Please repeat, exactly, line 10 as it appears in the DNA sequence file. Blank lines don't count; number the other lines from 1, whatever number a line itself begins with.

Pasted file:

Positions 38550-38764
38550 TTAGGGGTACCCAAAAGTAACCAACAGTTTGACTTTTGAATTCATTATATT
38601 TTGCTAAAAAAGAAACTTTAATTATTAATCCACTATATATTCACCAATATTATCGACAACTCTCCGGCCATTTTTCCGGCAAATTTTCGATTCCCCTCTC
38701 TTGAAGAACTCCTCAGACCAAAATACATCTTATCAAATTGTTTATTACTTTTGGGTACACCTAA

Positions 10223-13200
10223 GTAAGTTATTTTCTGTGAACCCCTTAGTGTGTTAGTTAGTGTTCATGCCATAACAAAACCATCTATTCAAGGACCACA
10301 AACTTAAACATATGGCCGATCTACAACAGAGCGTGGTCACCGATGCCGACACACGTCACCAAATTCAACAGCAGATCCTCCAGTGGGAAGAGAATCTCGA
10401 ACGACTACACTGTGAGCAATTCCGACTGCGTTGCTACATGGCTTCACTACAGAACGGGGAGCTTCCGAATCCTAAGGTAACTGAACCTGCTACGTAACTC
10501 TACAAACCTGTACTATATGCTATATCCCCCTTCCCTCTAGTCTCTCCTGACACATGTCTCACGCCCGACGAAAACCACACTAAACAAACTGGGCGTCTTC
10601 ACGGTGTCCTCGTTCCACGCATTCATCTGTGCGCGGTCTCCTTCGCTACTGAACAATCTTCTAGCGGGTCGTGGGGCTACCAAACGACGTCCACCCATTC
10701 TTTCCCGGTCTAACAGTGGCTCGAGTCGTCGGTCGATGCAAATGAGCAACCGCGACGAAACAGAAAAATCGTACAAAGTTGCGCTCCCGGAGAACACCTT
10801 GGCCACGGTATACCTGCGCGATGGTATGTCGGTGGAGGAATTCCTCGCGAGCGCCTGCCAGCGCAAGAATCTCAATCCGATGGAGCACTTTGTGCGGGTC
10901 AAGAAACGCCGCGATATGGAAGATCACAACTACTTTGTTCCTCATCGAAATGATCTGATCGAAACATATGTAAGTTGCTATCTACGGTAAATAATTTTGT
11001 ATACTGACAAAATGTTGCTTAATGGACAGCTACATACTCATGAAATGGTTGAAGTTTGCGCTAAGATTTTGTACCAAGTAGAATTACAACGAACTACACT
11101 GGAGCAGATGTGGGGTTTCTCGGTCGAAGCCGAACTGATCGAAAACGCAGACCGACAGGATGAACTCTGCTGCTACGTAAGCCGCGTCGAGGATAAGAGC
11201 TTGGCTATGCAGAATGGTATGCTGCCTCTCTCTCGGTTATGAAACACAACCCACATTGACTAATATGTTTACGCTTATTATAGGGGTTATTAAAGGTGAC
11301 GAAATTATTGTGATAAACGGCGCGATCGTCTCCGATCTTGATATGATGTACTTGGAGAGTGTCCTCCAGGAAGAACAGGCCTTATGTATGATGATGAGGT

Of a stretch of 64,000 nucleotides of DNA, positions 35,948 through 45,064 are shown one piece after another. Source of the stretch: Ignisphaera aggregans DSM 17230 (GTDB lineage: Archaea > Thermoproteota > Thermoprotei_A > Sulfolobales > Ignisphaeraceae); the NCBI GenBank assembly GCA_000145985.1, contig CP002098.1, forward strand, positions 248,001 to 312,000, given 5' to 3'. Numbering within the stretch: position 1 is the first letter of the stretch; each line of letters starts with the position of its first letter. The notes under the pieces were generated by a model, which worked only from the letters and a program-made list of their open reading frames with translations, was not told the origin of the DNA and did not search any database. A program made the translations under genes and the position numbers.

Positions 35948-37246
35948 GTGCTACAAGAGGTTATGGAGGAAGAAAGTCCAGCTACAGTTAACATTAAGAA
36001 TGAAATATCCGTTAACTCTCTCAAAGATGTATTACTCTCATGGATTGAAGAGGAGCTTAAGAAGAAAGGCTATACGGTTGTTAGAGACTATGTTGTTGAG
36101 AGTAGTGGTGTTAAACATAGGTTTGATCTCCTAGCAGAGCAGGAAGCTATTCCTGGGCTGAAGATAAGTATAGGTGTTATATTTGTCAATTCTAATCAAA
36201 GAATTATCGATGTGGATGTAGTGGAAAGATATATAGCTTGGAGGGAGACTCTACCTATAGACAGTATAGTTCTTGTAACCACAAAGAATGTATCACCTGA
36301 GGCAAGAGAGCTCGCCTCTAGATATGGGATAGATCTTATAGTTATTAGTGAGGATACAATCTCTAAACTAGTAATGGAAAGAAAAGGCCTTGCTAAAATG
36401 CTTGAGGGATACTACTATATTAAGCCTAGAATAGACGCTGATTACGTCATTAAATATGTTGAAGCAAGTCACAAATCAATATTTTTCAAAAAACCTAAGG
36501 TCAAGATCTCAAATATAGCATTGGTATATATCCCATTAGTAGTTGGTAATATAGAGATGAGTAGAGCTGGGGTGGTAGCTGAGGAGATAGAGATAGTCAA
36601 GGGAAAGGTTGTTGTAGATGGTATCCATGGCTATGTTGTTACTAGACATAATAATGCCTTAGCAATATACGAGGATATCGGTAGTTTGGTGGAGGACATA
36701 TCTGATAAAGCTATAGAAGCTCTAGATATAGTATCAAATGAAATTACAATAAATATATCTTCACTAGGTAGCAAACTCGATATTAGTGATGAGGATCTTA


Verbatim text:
10601 ACGGTGTCCTCGTTCCACGCATTCATCTGTGCGCGGTCTCCTTCGCTACTGAACAATCTTCTAGCGGGTCGTGGGGCTACCAAACGACGTCCACCCATTC